A SALTY SOUTHEAST CRUISERS’ NET SPONSOR, the Savannah Hyatt Hotel is in the very center of activity on the Savannah waterfront, as affirmed by Cap’n Parky. River Street Market Place Dock is a few steps farther downstream on the Waterfront.

      Here’s the up to date situation (Nov 2015) of visiting Savannah, some 6 miles or so up river from the ICW. Firstly the downtown public dock is now closed to boats of any size – I have no idea why. [See Mike Ahart’s comment below] The Market Landing marina [River Street Market Place Dock] is $3 per ft per night but the best deal is at the Hyatt Marina. $2.75 per ft transient [see Dockmaster’s comment below] but you get all the hotel’s excellent facilities – solid floating dock, 30/50amp power, impeccably clean restrooms, showers, exercise room, indoor swimming pool (with free towels), coffee shop and excellent (though pricey) restaurant. Next door on Rivers Street, try the roof top bar and grill of the Bohemian Hotel for a great sunset view of the Savannah River. Well worth a visit – Five Star Rating
      Cap’n Parky

      Click Here To View the Eastern Florida Cruisers’ Net Marina Directory Listing For Savannah Hyatt

      Click Here To Open A Chart View Window, Zoomed To the Location of Savannah Hyatt

      Click Here To View the Georgia Cruisers’ Net Marina Directory Listing For the River Street Market Place Dock

      Click Here To Open A Chart View Window, Zoomed To the Location of the Savannah Waterfront

      Comments from Cruisers (2)

      1. Mike Ahart -  November 12, 2015 - 1:56 pm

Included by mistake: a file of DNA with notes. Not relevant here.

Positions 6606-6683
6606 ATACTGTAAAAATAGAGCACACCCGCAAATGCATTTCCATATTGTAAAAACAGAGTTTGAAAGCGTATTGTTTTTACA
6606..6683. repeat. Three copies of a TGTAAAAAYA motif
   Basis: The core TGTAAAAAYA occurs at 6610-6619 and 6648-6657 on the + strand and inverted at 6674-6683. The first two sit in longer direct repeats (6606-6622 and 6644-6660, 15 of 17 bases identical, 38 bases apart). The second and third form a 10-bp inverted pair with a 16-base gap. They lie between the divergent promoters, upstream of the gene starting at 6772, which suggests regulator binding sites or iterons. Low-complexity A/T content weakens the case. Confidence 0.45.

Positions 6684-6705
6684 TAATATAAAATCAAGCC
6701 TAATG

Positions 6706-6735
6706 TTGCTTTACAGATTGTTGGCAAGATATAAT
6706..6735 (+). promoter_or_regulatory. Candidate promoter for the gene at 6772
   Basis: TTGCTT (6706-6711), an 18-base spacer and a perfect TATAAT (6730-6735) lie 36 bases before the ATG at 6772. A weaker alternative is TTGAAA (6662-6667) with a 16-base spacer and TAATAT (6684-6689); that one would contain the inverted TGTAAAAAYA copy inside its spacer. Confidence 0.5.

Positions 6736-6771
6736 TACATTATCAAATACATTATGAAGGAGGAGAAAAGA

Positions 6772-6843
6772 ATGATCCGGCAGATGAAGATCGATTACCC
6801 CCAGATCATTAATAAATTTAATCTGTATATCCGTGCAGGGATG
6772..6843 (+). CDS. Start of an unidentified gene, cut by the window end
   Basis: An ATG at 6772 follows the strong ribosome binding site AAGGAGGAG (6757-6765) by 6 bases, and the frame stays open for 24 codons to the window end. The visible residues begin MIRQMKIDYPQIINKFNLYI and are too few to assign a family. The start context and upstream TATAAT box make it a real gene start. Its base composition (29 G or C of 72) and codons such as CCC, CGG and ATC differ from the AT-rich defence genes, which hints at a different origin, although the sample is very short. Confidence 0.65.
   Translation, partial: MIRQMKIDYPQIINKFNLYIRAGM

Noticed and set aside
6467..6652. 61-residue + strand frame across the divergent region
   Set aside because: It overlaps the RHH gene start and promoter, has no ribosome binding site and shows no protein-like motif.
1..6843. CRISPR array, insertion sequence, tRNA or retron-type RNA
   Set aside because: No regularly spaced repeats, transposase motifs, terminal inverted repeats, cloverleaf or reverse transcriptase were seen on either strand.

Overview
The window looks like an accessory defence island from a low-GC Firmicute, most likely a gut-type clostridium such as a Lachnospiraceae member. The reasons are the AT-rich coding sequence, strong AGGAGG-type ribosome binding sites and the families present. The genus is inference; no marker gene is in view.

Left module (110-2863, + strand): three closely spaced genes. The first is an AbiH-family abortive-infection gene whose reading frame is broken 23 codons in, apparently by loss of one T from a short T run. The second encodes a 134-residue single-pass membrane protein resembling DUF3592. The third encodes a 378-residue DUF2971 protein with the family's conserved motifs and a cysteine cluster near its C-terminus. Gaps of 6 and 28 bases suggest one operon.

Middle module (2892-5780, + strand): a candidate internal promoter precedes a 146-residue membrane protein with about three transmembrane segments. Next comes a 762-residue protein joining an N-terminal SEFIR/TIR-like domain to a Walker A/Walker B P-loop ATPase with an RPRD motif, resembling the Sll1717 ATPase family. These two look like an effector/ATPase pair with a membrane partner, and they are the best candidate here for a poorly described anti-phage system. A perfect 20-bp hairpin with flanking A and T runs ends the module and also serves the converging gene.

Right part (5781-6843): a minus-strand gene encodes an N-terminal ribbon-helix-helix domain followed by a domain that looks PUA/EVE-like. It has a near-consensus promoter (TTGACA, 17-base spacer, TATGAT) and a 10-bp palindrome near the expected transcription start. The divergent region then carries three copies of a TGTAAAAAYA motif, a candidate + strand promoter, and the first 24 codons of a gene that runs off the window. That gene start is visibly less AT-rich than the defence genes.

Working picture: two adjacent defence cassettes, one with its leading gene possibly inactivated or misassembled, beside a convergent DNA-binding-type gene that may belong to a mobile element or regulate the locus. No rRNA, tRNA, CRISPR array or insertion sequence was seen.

As for the downtown public dock (John P. Rousakis Riverfront Plaza City Docks), according to Shawn in the city office, only half of the dock had been closed to the public but as of Friday, Nov. 6, the whole dock is open to the public.

        Reply to Mike
      2. Dale Martinez Dock Master -  November 12, 2015 - 11:21 am

        Hello Boaters: Just wanted to make a slight correction here, we are also $3.00 a foot per night during the summer boating season. However we offer the US Boat discount to members for $2.25 per foot. Our fall and winter rates are adjustable so come and see us. Our facilities are top notch and the amenties to our boaters can’t be beat. Thanks for choosing Hyatt.

        Dale Martinez
        Dock Master

        Reply to Dale
    • Advice on Jekyll Creek, AICW Problem Stretch, Statute Mile 683


      We are receiving regular reports of shallow water and groundings in Jekyll Creek, a perennial trouble spot. SSECN recommends extra care and mid to high tide only for this passage. See Navigation Alert from October. Markers 19 and 20A are on the north side of the Hwy 520 fixed bridge. Ours thanks to Skipper Reeves who keeps us posted on all things Jekyll! Jekyll Creek is home to Jekyll Harbor Marina, A SALTY SOUTHEAST CRUISERS’ NET SPONSOR!

      First pic G19 is circled and sailboat is heading South. Second pic Sailboat is clear of 19 by staying 40 ft of marker. The channel is very narrow and the sand/mud bar is moving East into channel.
      Hope this helps as many are swinging wide and running aground. Hug the East bank & line up on next marker.
      Call the marina for local knowledge or Boat US
      Seeya,
      Sonny Reeves
      The Office

      Green 19

      Green 19

       

      Sailboat at Green 19

      Sailboat at Green 19

      And then, there is this strange advice from a tow boat captain:

      While in Jekyll Creek in July this year with our 6′ draft sailboat, I called Boat US to ask about areas to watch for. I thought they were supposed to be a resource. The guy who I spoke with told me that I shouldn’t worry, he takes 6′ draft boats all up and down that stretch of the ICW and I should just stay in the middle of the channel. When I told him that sometimes the middle of the channel isn’t always obvious, he said that I should travel at low tide so as to be able to see it! Counter intuitive for a sailboat!